Parents buy schools air purifiers to fight dust

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Parents buy schools air purifiers to fight dust

Amid worsening fine dust conditions, some parents are paying for air purifiers at schools out of their own pockets as nearly half of Korean classrooms lack them.

According to the Ministry of Education and the Ministry of Health and Welfare, out of 12,034 elementary, middle and high schools in Korea, 47.8 percent do not have air purifiers in classrooms.


Breaking down the statistics by schools, 25.1 percent of elementary schools, 74.3 percent of middle schools, 73.7 percent of high schools and 3 percent of kindergartens throughout the country do not have air purifiers in classrooms.

By area, some 60 percent of schools in North Gyeongsang, North Jeolla and Daegu and around 40 percent in Seoul do not have air purifiers.

“My daughter tells me every day after coming home that it’s hard to concentrate in class because her eyes sting and her throat hurts,” said Kim Mi-yeon, a 42-year-old resident of Gangnam District, southern Seoul. “The school ought to buy air purifiers and place them in classrooms as the air pollution worsens.”

Some parents have started paying to provide schools with air purifiers.

“There is an air purifier at the day care center that my daughter attends that was provided by the local government,” said Kim Jee-hee, a 37-year-old mother.

“But one day, I went in and checked the air quality indoors using my own measuring device, and the air pollution inside was as bad as it was outside. So I went ahead and bought a better air purifier and placed it in the classroom.”

Lee Ji-won, whose daughter turned nine this year, also bought an air purifier for her class.

“My daughter has very strong allergic reactions to fine dust,” Lee said. “On bad days, she can barely breathe through her nose. She had to stay at home 30 days last year because of worsening air pollution. She stayed home yesterday, too.”

The daily average PM2.5 fine dust level broke the record in Seoul on Tuesday, hitting 135 micrograms per cubic meter of air, the highest since 2015, when data was first recorded. The second-highest level was on Jan. 14, when the day’s average PM2.5 level in Seoul reached 129 micrograms.

PM2.5 particles are particles less than 2.5 micrometers in diameter and about 30 times smaller than the width of a human hair. The World Health Organization (WHO) describes them as carcinogenic, since PM2.5 particles can travel through the respiratory tract and reach the bloodstream, causing lung cancer and other lung problems as well as heart issues and strokes. The WHO recommends daily exposure to no more than 25 micrograms of PM2.5.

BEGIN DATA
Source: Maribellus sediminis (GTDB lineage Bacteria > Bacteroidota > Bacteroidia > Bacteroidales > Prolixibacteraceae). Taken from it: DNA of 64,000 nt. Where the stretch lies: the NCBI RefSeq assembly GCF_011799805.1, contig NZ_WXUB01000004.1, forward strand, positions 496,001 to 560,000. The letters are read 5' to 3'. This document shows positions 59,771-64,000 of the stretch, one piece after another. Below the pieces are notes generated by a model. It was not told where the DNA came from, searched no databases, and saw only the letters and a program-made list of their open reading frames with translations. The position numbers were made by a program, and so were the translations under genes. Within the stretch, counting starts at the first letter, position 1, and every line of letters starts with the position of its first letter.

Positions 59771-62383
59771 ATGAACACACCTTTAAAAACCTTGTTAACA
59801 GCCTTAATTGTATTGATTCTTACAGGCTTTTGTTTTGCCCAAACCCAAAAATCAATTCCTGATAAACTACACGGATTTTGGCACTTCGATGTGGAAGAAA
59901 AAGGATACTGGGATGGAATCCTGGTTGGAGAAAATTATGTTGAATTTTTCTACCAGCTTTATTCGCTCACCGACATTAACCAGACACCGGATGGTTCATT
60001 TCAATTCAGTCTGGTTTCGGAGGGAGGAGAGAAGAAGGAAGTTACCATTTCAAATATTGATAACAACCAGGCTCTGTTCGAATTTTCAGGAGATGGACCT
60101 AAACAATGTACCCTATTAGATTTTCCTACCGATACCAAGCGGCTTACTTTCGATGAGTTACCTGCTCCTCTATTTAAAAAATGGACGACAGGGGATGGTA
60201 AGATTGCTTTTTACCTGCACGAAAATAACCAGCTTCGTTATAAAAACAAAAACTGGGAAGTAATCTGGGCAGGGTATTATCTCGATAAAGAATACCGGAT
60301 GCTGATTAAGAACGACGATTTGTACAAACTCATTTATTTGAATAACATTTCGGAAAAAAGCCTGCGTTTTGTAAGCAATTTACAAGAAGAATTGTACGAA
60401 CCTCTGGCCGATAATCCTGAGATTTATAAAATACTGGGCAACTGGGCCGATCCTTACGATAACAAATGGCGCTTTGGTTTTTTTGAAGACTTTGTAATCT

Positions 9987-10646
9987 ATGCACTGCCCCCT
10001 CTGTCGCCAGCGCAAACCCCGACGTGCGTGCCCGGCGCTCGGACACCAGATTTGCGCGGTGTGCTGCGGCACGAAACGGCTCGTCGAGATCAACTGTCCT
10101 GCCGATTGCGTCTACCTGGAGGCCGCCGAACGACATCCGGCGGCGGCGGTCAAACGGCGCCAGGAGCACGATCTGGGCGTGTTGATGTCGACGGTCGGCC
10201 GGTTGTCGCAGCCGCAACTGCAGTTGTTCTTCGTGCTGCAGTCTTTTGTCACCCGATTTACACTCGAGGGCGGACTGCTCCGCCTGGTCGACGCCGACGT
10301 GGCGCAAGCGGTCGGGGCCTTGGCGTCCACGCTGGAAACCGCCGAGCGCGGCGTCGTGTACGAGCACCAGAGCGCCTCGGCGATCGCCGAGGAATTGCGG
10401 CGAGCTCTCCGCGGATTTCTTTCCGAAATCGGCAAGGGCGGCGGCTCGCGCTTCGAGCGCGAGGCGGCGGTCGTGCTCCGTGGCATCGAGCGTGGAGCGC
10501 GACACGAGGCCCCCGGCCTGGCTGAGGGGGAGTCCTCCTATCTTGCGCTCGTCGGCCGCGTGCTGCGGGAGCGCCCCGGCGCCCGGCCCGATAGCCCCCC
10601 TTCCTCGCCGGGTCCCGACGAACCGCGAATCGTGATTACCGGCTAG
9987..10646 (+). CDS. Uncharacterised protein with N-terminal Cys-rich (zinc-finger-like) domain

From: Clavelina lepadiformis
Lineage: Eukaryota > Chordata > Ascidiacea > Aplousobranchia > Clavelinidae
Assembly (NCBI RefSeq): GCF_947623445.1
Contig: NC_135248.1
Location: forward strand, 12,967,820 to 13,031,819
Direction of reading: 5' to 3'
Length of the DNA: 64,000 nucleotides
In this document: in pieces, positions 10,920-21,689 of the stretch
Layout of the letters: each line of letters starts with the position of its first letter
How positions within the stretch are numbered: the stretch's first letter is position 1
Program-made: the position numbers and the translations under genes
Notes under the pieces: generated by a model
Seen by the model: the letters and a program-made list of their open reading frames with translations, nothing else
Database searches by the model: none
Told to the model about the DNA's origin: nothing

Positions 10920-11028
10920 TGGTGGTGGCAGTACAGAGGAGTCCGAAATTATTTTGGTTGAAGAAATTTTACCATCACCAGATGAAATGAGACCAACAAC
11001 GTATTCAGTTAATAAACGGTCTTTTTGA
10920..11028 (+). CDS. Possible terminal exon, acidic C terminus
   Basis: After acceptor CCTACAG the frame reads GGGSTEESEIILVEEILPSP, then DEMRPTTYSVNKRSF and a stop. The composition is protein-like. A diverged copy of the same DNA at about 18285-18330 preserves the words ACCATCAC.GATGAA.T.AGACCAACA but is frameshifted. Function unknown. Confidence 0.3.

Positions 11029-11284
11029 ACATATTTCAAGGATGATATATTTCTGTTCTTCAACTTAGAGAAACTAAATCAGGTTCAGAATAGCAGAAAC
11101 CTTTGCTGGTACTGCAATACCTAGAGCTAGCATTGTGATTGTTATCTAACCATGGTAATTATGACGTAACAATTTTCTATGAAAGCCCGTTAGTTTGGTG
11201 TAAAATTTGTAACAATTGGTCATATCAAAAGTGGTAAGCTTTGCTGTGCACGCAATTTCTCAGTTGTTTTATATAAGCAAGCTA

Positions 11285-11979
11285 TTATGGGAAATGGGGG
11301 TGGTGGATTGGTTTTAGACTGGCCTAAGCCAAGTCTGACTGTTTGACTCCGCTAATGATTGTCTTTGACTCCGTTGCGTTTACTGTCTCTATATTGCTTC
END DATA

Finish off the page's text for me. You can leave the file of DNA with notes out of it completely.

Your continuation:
The rest of the country also suffered Tuesday. The average of PM2.5 level was 108 micrograms in Incheon, 131 micrograms in Gwangju, 111 micrograms in Daejeon, 141 micrograms in Gyeonggi, 106 micrograms in Gangwon, 128 micrograms in North Chungcheong, 143 micrograms in Sejong and 77 micrograms in Jeju Island.

The fine dust stayed in the air in most areas of the country into Wednesday. The average PM2.5 level as of 4 p.m. Wednesday was 112 micrograms in Seoul, 107 micrograms in Incheon, 120 micrograms in Gyeonggi and 107 micrograms in Sejong.

President Moon Jae-in told Minister of Environment Cho Myung-rae on Tuesday to look into the state of air purifiers at schools.

“The government is installing air purifiers in day care centers, kindergartens and schools, but the number of air purifiers is too small to cover everyone,” he told Cho, according to the Blue House. “The children need to feel safe, at least while indoors.”

Moon ordered the ministry to come up with a way to pay for air purifiers in as many schools and as fast as possible.

The ministry’s think tank, the National Institute of Environmental Research, forecasted that unhealthy levels of fine dust will carry on into today in most areas, with the exception being Gangwon and some southern regions, including Busan, Ulsan and Jeju.

Korea has seen rising levels of fine dust for several years.

In Seoul during January and February - which is becoming the worst time of year for fine dust - the number of days when the daily average PM2.5 level was higher than 35 micrograms rose from nine in 2016 to 16 in 2017, 19 in 2018 and to 23 in 2019, according to the Seoul city government’s Research Institute of Public Health and Environment.

“The stagnant air over the Korean Peninsula and the inflow of fine dust particles from China’s Shandong region appears to be worsening the air pollution in Korea,” the institute said in a report released Wednesday. “According to our research, the average fine dust level in Beijing and Shenyang - whose air quality can have an impact on the Korean Peninsula - in January and February rose around 23 percent compared to the same period last year.”

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